But if Tim Brown was right, and this isn't a book "by designers for designers," what can we get out of it? The rigorous analytic thinking that MBAs learn in finance classes isn't presented here. Instead we see the softer/touchier side of "inspiration, ideation, implementation" of which long-time prototypers and experimenters should already be aware. IDEO, however, has managed to out-business corporate America through design, so perhaps there's something to be learned here. Ultimately, the difference between design and art is commerce and function, so most designers will eventually need to reach out or at least speak to corporate America. Through his years as CEO of IDEO, Brown knows as well as anyone how to communicate with suits ... even if he has an MFA. Consequently, while we (designers) may not be the target audience for the book, there is certainly something to be learned here for us to "cross the T" and speak to MBAs.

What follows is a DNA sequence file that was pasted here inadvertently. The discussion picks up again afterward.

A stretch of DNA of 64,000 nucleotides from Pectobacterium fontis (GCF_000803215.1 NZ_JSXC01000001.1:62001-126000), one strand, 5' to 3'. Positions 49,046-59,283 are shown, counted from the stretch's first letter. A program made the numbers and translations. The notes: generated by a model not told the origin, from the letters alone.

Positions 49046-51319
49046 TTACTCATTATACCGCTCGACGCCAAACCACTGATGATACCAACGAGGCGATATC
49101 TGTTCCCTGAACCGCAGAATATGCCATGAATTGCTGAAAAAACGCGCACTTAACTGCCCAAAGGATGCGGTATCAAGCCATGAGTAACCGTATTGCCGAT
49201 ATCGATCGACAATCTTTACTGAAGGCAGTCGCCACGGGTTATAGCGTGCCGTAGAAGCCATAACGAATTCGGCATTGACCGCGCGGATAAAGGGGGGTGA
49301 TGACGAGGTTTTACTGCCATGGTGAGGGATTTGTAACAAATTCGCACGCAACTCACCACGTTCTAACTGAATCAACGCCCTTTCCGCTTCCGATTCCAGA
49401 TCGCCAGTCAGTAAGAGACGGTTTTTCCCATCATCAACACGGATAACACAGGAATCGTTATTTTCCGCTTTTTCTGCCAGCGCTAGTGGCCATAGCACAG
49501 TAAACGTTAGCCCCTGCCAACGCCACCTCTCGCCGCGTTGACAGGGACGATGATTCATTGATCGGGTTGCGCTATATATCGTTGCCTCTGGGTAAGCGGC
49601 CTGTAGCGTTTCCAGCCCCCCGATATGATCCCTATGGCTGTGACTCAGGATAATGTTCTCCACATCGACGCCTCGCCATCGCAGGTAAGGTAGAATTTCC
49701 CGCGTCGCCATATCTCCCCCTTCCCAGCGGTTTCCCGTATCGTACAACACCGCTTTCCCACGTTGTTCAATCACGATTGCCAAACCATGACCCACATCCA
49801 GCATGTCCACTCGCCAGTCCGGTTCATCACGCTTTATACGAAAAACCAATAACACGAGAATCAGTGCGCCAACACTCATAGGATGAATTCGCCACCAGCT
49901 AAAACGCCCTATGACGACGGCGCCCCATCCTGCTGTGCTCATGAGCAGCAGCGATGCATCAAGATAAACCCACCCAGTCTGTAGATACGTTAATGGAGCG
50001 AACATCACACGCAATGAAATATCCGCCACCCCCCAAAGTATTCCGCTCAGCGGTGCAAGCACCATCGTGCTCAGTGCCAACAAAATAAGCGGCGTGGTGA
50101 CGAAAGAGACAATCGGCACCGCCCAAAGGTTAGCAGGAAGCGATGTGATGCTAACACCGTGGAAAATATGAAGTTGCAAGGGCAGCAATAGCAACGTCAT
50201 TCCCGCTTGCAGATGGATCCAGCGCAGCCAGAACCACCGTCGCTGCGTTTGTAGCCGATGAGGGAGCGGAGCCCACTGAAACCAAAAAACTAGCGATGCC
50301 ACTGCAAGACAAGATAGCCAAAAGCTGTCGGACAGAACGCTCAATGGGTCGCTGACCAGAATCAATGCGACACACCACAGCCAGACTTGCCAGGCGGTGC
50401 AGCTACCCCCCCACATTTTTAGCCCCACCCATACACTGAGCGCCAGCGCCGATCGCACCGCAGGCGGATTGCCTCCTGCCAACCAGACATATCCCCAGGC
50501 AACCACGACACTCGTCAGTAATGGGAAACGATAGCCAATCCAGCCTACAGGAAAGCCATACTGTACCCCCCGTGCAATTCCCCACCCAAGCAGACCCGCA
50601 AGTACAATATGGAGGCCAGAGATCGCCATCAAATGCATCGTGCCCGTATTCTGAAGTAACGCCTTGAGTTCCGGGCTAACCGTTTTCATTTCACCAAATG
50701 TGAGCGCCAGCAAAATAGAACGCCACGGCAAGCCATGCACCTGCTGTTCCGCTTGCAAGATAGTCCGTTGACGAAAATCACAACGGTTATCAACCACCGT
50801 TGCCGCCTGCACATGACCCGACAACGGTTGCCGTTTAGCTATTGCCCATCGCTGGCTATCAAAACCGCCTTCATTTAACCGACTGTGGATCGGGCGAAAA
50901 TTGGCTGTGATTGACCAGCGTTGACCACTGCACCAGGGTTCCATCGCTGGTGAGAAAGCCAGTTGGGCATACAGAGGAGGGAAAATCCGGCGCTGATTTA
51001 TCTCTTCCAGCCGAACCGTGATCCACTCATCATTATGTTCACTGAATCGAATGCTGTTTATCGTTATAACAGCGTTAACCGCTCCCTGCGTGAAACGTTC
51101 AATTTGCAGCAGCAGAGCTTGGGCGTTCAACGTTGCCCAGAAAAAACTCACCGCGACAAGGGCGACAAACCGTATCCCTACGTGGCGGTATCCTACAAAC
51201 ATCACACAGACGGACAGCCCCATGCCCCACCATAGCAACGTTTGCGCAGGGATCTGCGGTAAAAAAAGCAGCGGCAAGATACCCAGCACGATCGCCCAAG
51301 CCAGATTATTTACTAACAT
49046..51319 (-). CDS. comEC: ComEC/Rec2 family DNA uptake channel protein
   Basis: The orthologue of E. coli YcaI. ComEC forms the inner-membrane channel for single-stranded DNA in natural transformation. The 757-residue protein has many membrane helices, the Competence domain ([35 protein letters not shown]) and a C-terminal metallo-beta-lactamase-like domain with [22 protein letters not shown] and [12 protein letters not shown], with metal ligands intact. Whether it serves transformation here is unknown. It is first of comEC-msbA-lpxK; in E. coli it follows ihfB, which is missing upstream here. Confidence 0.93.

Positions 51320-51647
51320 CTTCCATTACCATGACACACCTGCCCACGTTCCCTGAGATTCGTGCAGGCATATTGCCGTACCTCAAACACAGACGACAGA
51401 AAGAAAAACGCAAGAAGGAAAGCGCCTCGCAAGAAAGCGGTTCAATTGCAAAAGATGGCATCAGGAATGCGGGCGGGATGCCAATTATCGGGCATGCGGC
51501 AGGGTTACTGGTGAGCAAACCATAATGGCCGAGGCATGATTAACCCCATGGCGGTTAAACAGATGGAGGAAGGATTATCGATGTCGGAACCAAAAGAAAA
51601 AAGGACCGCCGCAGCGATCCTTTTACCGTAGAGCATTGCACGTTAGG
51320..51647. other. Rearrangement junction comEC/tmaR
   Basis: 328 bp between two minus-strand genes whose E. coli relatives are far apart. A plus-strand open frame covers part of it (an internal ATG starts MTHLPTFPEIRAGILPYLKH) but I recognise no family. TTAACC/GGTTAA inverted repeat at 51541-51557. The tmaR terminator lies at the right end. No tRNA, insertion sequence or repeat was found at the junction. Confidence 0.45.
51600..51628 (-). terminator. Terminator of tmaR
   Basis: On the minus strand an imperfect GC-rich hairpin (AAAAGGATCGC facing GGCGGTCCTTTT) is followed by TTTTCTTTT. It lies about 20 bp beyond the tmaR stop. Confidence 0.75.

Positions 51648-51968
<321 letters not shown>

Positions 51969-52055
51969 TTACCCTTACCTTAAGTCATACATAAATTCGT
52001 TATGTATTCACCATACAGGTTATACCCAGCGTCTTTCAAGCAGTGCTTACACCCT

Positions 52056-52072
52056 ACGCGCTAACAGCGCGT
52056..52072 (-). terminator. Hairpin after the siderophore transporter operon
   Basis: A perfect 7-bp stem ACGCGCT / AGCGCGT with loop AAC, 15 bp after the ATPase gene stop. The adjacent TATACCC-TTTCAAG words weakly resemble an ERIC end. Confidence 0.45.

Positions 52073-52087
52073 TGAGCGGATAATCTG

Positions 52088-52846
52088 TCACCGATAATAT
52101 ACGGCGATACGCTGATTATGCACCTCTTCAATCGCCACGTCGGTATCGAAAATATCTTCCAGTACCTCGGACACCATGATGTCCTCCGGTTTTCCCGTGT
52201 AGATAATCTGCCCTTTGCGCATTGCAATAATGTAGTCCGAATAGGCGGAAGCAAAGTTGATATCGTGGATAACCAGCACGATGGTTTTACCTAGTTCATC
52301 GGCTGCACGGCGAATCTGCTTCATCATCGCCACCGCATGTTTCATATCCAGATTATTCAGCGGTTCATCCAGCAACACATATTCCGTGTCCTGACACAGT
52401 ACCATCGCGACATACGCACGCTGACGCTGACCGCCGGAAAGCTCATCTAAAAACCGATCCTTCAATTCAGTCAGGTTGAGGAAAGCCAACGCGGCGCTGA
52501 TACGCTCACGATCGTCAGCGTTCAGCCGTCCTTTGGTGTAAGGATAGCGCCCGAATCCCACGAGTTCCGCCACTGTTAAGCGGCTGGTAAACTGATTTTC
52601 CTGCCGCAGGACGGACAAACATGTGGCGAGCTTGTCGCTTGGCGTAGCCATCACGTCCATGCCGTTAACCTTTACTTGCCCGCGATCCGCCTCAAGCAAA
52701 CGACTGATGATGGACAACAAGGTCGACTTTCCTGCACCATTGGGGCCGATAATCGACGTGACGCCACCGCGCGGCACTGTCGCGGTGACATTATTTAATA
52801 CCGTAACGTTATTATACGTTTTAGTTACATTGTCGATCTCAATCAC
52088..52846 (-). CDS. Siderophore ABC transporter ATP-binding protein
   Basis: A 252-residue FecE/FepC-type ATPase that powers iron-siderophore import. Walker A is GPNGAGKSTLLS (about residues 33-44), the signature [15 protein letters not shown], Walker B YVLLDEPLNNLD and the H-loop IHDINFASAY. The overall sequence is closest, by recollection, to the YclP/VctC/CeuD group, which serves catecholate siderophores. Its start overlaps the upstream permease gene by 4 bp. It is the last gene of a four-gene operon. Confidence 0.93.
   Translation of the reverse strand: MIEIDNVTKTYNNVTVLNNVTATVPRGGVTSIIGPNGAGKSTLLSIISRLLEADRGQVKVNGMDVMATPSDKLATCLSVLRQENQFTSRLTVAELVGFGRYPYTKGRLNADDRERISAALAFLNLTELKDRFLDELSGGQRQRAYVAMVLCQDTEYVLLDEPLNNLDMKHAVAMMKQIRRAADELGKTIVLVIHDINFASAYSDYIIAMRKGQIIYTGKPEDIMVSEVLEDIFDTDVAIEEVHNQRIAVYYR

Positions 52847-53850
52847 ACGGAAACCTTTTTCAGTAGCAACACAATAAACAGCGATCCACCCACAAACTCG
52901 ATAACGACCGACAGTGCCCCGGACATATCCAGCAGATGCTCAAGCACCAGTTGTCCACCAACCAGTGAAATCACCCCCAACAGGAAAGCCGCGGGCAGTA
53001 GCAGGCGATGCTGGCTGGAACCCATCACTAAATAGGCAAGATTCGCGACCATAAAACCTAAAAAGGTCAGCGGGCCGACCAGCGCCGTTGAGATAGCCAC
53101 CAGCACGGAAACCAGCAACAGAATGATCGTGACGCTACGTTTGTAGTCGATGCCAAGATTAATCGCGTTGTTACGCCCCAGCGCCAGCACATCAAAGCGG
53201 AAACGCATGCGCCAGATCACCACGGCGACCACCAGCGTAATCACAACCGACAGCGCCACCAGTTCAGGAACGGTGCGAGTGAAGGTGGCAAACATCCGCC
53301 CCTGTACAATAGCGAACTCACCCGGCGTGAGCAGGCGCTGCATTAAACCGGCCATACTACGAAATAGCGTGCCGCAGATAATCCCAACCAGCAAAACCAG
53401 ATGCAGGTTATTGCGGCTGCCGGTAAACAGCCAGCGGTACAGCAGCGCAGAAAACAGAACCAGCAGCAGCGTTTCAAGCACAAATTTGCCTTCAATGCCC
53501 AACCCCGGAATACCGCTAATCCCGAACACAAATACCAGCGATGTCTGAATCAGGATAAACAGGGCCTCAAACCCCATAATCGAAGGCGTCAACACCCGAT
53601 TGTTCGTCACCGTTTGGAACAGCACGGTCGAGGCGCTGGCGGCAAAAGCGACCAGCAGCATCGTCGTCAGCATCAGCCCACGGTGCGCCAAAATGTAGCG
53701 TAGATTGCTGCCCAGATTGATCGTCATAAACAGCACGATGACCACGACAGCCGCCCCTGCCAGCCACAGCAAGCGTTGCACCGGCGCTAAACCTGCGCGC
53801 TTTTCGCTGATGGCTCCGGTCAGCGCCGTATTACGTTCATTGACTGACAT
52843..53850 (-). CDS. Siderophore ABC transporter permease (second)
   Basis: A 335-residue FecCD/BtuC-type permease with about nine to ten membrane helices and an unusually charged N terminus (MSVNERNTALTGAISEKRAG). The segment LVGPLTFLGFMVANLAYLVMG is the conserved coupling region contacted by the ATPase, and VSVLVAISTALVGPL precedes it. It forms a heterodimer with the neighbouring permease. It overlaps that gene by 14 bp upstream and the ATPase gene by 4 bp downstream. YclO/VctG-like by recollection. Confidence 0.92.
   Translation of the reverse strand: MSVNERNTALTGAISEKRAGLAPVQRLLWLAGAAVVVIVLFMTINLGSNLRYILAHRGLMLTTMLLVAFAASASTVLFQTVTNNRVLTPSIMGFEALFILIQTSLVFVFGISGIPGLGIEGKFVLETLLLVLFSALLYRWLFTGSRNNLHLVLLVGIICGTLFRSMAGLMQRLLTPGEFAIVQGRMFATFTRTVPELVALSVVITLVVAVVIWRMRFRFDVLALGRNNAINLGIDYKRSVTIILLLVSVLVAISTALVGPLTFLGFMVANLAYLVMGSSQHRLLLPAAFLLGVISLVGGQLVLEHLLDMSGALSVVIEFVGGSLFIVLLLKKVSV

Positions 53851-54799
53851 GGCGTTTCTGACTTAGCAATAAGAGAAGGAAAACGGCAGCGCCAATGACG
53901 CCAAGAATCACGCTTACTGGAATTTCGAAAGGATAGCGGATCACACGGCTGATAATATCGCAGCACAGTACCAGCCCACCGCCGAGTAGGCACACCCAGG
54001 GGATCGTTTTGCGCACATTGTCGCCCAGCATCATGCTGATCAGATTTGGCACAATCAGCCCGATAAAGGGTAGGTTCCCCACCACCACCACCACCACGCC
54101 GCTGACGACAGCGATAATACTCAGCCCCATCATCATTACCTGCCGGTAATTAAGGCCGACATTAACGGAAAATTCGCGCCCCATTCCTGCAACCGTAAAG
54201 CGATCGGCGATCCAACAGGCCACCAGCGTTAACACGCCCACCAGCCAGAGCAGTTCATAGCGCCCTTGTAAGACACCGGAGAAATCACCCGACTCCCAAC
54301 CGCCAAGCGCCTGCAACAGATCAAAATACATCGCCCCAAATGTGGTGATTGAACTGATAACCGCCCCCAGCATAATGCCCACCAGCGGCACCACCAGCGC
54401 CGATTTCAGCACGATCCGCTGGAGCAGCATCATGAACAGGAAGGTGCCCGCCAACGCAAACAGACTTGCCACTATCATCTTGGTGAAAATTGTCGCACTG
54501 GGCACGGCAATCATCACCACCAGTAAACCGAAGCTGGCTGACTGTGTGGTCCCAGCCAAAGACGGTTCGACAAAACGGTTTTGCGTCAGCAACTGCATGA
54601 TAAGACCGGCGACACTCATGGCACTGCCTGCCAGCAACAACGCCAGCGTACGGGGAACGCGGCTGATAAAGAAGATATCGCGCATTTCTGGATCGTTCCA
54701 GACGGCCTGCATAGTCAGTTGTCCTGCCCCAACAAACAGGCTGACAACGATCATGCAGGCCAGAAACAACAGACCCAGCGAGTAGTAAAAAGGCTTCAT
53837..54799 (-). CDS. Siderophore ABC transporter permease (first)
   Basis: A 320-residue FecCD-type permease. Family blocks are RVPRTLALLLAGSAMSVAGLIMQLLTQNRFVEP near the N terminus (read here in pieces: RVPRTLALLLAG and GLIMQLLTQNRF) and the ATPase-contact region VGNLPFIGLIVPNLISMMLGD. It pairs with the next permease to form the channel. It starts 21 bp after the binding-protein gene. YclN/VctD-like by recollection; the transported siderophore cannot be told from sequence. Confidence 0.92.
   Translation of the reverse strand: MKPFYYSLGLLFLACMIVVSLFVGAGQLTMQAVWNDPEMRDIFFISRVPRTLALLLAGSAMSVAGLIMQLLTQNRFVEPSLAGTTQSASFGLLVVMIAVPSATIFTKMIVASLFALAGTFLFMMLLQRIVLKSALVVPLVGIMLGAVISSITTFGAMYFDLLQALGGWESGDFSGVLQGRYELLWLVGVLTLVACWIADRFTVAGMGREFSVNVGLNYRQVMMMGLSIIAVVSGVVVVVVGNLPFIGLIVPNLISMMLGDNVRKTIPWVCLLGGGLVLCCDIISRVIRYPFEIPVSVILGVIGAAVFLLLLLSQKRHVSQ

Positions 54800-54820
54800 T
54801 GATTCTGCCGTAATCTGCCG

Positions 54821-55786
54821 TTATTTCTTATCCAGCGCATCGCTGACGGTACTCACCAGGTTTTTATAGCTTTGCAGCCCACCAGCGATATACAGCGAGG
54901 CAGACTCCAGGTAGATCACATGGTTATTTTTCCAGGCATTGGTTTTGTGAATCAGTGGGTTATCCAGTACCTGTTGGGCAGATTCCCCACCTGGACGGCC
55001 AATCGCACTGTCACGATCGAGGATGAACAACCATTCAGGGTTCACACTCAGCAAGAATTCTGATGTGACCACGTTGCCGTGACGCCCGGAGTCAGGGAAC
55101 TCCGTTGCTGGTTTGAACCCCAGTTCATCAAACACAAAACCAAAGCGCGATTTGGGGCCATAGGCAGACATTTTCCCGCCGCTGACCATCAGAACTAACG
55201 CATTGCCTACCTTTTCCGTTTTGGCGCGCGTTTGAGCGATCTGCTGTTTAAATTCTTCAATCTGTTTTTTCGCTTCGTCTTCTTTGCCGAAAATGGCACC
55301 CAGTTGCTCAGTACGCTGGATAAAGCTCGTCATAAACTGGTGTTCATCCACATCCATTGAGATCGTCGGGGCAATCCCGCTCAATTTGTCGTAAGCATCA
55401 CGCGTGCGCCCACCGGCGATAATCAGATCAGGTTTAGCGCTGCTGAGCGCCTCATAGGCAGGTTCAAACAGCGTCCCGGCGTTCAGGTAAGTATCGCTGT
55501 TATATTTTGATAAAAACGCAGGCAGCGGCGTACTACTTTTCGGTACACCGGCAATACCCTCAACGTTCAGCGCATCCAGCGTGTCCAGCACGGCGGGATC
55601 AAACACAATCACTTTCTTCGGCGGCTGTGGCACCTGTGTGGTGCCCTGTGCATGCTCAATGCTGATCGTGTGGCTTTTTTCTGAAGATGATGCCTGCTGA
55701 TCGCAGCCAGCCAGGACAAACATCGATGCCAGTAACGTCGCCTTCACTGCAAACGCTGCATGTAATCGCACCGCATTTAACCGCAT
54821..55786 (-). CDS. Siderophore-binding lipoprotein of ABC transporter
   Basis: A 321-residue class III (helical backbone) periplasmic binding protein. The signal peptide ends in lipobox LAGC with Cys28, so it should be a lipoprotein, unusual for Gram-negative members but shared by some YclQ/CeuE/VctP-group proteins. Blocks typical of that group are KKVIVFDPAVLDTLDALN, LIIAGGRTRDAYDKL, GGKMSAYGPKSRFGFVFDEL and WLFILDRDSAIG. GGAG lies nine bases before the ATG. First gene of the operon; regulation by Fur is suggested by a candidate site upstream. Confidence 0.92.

The first half of the book consists of multiple cases, from HBO to Marriott, that are all used to illustrate two core concepts: (1) The "design brief" and its inherent constraints make the design and (2) all design is "human centered" design, even if the people interviewed can't articulate their concerns. Some anecdotes are stronger than others. For us to hear about Kristian Simsarian strapping a camera below his hospital gown and experiencing a hospital visit at the SSM DePaul Health Center on a gurney should be enough to send most designers out into the field. Other commentary, like how Brown thinks it's important to let workers know that it's OK to fail seems like something that would be pinned to Dilbert's cubicle wall, however true it may be. That said, Brown throws out a lot of concepts and a lot of anecdotes. Some are bound to stick for each reader. As he observed about Linus Pauling's statement "To have a good idea, you must first have lots of ideas," well, Linus Pauling won two Nobel Prizes.